Online Launch Party
Last month saw the launch of the new Dane Maddock Kindle World, and with it, the publication of six new Maddock adventures. Because this was a big deal, I wanted to do something more than what I usually do with a book release. So, I decided to host a virtual launch party on Facebook. If you’re thinking of doing something similar, here are a few tips:
Set up a Facebook event:
Doing it this way keeps your author or personal page from getting cluttered and also gives the event that “special” feel you’re looking for.
Choose the date and time:
I chose the day of the Kindle World launch for the event. It was a Thursday, which I think was better than a weekend night, when people are more likely to have other plans. Because the vast majority of my audience lives in the US and Canada, I chose a time in the evening when people were likely to be home from work, and not too late for the folks in the Eastern time zone, which is the most heavily populated time zone in the US. This also worked out for some of my friends in Australia and New Zealand, though the fact that it was a Friday morning there limited participation. Readers in Europe mostly slept through it. Sorry!
Obviously, having the launch outside of your usual pages means you’ll have to reach out to people, or else no one will come. With a Facebook event, you can send direct invites as well as posting an open invitation to the event. Beginning a little more than a week before the event, I posted invitations on my author page and personal page, then followed it up several days later. I didn’t want to overdo it, so I didn’t do any more advance open invitations, just a last-minute reminder.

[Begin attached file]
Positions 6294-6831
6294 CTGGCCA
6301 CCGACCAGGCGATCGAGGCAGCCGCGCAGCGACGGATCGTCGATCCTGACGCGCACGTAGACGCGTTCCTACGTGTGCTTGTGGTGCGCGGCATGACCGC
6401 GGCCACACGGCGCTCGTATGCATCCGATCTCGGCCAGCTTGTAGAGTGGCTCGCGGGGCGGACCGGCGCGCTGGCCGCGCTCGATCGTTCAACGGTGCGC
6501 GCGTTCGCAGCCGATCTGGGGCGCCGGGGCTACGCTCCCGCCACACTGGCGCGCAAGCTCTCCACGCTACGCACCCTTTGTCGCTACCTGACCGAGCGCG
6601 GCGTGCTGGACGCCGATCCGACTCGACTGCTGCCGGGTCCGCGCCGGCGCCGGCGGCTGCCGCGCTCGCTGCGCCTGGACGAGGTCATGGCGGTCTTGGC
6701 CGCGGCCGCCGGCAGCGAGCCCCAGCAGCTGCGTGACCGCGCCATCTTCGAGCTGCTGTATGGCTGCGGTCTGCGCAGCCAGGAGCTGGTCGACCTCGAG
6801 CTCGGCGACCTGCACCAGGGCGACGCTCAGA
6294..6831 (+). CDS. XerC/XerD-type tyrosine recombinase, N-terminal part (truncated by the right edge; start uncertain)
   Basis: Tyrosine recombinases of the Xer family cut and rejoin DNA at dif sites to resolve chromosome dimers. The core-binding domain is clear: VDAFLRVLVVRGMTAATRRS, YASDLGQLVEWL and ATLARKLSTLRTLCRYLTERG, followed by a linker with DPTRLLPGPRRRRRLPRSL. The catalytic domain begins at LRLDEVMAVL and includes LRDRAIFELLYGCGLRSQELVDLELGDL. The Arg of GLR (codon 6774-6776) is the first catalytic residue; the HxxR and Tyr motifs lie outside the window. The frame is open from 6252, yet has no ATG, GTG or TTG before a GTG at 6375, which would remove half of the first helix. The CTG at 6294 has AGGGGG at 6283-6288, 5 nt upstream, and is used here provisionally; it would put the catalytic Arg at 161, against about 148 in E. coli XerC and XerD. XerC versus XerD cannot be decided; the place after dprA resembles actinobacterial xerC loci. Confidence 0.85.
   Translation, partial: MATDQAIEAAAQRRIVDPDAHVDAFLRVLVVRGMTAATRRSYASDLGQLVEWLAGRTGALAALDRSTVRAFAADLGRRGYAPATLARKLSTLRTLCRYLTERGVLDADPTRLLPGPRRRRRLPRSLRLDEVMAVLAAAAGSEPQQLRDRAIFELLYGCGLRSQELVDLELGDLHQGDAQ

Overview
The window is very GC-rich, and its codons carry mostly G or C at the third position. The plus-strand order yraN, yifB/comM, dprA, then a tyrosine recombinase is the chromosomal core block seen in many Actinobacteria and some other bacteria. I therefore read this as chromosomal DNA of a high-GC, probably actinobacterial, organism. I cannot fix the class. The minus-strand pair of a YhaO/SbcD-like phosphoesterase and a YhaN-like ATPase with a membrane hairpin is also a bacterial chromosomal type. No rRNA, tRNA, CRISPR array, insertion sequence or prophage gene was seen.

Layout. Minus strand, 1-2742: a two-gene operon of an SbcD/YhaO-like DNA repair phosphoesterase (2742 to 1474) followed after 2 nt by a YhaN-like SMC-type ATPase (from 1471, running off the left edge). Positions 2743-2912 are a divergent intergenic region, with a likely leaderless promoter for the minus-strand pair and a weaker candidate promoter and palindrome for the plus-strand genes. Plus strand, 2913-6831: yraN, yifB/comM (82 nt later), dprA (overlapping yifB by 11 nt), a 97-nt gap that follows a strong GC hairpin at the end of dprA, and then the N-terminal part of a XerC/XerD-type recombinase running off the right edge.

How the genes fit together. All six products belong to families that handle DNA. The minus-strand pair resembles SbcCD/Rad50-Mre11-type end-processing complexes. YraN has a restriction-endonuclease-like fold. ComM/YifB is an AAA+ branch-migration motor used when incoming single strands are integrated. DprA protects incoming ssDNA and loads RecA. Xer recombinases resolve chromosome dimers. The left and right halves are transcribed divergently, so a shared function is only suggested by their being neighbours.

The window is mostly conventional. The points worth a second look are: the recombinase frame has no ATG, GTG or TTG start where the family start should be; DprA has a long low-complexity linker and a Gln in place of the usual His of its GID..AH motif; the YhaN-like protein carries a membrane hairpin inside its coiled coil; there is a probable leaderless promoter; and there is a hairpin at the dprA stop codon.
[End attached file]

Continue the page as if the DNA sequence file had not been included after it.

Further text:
In terms of direct invitations, I didn’t want to be obnoxious, so I gave a lot of thought to those rather than blasting everyone on my list. Also, I wanted people in attendance who actually wanted to be there, and not people who were merely dropping in just to be polite. First of all, I sent direct invitations to Facebook friends whom I knew to be among my most ardent supporters. I also invited my co-authors (and not only those who wrote Kindle World stories) and other fellow authors whose work I thought would be interesting to my readership, and who might add to the discussion. Finally, I invited folks from Cohesion Press, who published my (then) forthcoming thriller, Primordial.
I’m a firm believer in giving back, and I didn’t want this event to come across as, “Everybody drop in and listen to me talk about how awesome I am.” So, I did lots of giveaways, and advertised ahead of time that I’d be giving away lots of free books. I spread these out every ten minutes throughout the two hour block of time in order to keep participants interested. The giveaways included:
*Ebook copies of backlist titles. Since I didn’t know which attendees already owned which books, I selected some of my books that haven’t sold as well, and would simply post, “I’ve got X free copies of X. Comment below if you want one.” Ten minutes later, I’d choose the winner(s) and then post another giveaway. Ebooks are great to give away because they’re easy to deal with and doesn’t cost you anything to give away.